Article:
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article imageReview: 'Night of the Living Dead VR' is a must-experience for fans Special

By Sarah Gopaul     Nov 28, 2019 in Entertainment
The “Night of the Living Dead VR” experience provides fans the opportunity to visit the classic film set, explore its contents, take out zombies and do a little learning.
George A. Romero’s Night of the Living Dead is a horror classic. In addition to being a poignant commentary on racial relations in America, it is also audience’s first introduction to the modern day zombie… even if no one in the movie ever says that word. Having seen the movie countless times, there are elements — dialogue, scenes, set decoration, specific zombies — that stand out in one’s memories of the film. But until now, viewers’ only connection to the narrative was via the one-dimensional, moving picture screen on which it played. However, with the help of some technological advancements, that is changing.
“Night of the Living Dead VR” was created in partnership between Toronto-based Pyramid Attack and Hollywood Suite, which is releasing a Night of the Living Dead documentary in early 2020 titled Raising the Dead: A Re-Examining of Night of the Living Dead. The program is more of a 360-degree experience than a game, though it does include a task and shooter element. Opening in the car ride past the cemetery to the fateful Pennsylvania farmhouse, the radio announcer warns of violent attacks by the undead and provides instructions on how to best stay alive — pay attention because these are actually hints to guide you through the next scene. Materializing in the farmhouse, you then have the option of boarding up the vulnerable window with boards scattered around the home, exploring some of the neat straight-from-the-movie elements or shooting some zombies.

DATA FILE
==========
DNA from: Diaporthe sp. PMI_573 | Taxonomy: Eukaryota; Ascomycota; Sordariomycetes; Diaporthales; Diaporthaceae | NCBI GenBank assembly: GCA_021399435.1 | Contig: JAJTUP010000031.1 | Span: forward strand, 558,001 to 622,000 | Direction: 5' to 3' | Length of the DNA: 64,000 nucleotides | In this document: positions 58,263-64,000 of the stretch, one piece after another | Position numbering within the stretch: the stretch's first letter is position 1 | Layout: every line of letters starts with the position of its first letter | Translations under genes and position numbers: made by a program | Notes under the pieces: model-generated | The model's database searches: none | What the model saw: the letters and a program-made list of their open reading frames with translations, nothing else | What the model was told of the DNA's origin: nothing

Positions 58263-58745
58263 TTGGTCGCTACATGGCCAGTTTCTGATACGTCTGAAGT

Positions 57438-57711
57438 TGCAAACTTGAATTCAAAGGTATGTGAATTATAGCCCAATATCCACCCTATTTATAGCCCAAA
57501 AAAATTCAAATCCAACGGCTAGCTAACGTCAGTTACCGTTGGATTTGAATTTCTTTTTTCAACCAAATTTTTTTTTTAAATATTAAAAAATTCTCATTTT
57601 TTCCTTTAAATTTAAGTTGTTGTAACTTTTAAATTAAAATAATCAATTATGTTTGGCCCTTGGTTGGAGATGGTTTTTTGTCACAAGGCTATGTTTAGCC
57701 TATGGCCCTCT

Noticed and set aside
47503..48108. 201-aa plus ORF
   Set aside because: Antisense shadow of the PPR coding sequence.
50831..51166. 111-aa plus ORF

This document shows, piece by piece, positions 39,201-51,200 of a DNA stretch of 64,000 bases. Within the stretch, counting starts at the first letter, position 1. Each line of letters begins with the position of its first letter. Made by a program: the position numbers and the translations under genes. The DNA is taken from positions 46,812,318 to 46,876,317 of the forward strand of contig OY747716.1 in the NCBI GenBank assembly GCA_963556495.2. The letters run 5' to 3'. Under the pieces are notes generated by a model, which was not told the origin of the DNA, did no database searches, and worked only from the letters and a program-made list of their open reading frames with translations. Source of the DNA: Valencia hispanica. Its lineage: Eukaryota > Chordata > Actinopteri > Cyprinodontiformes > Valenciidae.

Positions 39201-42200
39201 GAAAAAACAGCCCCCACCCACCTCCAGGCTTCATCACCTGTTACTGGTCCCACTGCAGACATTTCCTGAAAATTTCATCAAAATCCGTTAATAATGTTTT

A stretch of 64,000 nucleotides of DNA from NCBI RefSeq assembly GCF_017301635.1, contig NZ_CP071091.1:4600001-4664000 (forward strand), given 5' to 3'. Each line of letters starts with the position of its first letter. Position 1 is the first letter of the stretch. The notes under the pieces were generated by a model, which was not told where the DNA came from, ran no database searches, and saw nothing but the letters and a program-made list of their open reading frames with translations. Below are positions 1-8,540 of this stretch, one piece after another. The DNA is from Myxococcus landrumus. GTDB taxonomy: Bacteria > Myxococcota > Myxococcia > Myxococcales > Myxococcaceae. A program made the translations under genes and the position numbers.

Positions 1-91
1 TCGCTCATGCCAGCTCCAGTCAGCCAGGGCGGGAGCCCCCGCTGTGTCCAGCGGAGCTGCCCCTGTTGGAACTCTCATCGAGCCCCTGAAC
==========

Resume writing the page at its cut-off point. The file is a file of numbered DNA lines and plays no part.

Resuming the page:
Boarding up the windows is fairly straightforward, though depending on the calibrated height of the system, could be a little tricky. Likewise, picking up the one-shot rifle leaning against the window launches wave-after-wave of zombies inspired by some of the undead from the film. They drop with a less-than-precise headshot, but it can provide a few minutes of amusement. When you’re done, you can simply allow yourself to be eaten or exit that mode. However, the key to this experience is the detail.
Designers painstakingly recreated the farmhouse, including wall décor, furniture and items that had significance in the movie. Both the television and radio broadcast bulletins are sampled directly from the film, while the record player plays an original score inspired by the movie to enhance the eerie atmosphere. Users can also interact with the music box Barbara finds and the telephone, as well as peek outside to see who’s knocking at the door. Finally, putting on Romero’s eyeglasses gives the picture a grainier, more aged appearance.
Once done taking in the sights, it’s time to go down to the cellar. Here a projector plays clips from the upcoming documentary on a portable pull out screen. There are five to choose from with subjects including the film’s impact, the invention of the modern zombie and interviews with the actors.
It took Pyramid Attack approximately six months to complete the VR experience with much of that time being used to ensure they recreated the farmhouse in as much detail as possible. One of their cleverest choices was doing it all in black and white like the original film as it does more to authenticate the experience and will endear fans. It made its world premiere at the Blood in the Snow Film Festival and is available for free download on Oculus.
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